Paul Nelson (architect)

Paul Nelson (8 November 1895 – 1979) was an American-turned-French Modern architect.[1]

Paul Nelson
Nelson solo.jpg
Born(1895-11-08)November 8, 1895
Died1979 (aged 83–84)
NationalityFrench
OccupationArchitect
Known forModern Architecture

BiographyEdit

Nelson was born in Chicago, Illinois to an American middle-class family of Irish origin. From 1913 to 1917 he studied at Princeton University and in 1917 he enrolled as a volunteer in the LaFayette Escadrille, which was a U.S. unit constituted in 1916 and operated under French command during World War I.

Nelson returned to America after the war to work at a bank and then transitioned to work at his father’s interior decoration company. He moved to Paris in 1920 and continued his studies at the École Nationale Supérieure des Beaux-Arts in the private workshop of Emmanuel Pontremoli and Auguste Perret. He married a French woman, Francine Le Cœur. Francine was the daughter of François Le Cœur, an architect and teacher at the École Spéciale d'Architecture in Paris.

In 1927, Nelson entered the Register of Architects and was certified by the government. He settled in Varengeville-sur-Mer, working in the same workshop used years before by Claude Monet, Jean-Baptiste Corot, and Eugène Isabey. He was friends with figures such as Ernest Hemingway, Ezra Pound, and Francis Scott Fitzgerald. He knew many artists such as Georges Braque, Joan Miró, Pablo Picasso, Alexander Calder, André Derain, Fernand Léger, and Alberto Giacometti.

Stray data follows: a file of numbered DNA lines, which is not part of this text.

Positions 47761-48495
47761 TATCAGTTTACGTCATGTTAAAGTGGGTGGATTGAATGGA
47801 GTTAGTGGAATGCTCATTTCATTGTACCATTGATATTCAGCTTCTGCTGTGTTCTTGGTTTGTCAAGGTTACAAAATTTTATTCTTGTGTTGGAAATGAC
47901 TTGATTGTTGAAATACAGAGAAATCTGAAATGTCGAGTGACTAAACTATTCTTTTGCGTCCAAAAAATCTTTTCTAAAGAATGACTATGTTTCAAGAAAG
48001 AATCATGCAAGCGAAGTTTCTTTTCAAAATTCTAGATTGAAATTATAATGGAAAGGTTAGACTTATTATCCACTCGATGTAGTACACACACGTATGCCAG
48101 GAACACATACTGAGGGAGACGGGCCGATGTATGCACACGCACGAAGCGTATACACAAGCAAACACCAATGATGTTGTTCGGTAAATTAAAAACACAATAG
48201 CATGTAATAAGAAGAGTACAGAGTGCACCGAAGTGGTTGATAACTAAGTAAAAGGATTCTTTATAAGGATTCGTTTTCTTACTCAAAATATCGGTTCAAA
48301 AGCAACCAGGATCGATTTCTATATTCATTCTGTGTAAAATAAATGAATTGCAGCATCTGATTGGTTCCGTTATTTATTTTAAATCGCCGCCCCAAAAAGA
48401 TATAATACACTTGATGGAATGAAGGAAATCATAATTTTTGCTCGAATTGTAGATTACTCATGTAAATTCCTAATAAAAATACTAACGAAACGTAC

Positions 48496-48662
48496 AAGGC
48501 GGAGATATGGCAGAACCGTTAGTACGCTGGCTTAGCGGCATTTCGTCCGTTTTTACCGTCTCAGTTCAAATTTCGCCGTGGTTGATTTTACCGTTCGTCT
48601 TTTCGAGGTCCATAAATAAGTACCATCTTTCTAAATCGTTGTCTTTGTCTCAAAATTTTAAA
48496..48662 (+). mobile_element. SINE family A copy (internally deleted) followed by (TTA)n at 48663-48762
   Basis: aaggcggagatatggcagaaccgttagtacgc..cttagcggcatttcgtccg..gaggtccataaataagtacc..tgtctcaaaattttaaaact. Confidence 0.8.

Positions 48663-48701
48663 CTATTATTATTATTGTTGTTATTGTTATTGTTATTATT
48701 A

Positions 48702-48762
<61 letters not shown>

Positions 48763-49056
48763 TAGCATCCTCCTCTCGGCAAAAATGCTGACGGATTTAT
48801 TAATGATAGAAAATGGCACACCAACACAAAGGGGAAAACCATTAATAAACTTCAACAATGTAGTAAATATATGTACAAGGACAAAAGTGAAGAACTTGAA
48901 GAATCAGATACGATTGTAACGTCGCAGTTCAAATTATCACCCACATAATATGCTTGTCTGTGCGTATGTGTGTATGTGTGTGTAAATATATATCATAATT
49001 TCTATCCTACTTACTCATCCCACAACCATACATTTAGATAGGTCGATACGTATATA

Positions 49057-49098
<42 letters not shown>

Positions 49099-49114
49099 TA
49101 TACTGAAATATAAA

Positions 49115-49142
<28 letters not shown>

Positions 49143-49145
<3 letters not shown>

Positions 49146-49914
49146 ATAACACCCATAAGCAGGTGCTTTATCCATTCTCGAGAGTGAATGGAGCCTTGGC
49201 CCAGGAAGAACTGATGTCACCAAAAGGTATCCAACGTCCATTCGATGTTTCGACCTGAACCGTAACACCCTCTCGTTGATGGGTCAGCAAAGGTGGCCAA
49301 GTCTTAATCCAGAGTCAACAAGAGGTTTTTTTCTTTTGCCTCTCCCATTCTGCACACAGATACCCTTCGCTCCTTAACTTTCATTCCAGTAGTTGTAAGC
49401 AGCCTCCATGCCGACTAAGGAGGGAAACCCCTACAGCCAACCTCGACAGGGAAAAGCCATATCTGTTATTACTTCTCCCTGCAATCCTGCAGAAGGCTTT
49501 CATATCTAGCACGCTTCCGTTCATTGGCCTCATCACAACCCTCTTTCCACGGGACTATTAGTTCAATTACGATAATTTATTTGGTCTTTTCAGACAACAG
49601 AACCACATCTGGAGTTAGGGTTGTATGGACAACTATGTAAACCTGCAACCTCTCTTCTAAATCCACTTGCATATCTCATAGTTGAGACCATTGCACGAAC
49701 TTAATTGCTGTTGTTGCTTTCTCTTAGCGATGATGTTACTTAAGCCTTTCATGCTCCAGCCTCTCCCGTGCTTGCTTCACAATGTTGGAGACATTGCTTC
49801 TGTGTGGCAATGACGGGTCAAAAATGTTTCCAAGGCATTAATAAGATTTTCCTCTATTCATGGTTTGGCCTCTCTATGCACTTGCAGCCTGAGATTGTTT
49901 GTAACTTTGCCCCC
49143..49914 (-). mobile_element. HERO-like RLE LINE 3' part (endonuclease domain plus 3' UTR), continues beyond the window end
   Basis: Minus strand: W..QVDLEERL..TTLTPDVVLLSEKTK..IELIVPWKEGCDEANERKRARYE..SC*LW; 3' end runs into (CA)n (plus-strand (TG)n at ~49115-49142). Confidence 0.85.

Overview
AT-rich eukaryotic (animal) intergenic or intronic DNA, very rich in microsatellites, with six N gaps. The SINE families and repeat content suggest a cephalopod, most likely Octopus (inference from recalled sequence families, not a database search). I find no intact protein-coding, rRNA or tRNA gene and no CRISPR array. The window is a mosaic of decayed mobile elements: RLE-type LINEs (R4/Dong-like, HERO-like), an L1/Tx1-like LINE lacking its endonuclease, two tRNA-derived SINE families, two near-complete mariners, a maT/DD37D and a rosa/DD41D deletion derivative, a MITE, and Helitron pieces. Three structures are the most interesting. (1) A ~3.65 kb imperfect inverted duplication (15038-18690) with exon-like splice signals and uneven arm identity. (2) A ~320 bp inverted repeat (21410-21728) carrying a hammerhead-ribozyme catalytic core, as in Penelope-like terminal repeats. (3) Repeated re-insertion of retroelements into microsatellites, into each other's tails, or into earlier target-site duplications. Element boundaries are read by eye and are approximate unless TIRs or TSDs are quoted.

During the Second World War, Nelson returned to the United States and acted as chairman of the “France for ever” movement, which aimed to spread French culture to Americans. In 1944, he was appointed as head of the Construction and Urban Planning division at the French Supply mission in Washington. In 1945, he became the Technical Advisor to the French Ministry of Reconstruction. He later took the role as adviser to the US National Health Service for the French Ministry of Public Health. He organized an exhibition at Grand Palais regarding American architectural and construction techniques. His wife died in 1951, and a year later he married the painter Madd Giannattasio, daughter of Ugo Giannattasio, futurist painter and writer. The couple had two sons, Ugo and Rory, an architect and a musician respectively.

Nelson taught in the most prestigious American universities. In 1963, André Malraux appointed him as Director of Atelier Franco-Américain d’Architecture at l’École Nationale Supérieure des Beaux-Arts. Between 1967 and 1977, he also headed the Atelier Franco-International in Marseille.

In 1973, Nelson obtained French citizenship.

Nelson died in 1979. He was buried in the Varengeville-sur-Mer cemetery, near his wife Madd Giannattasio and the painter Georges Braque, his great friend who had joined him in Normandy in 1929 and for whom he had designed the atelier.

WorksEdit

Nelson's research was focused on space conception and the use of prefabrication. He became an expert on hospital architecture, which was the subject of his thesis.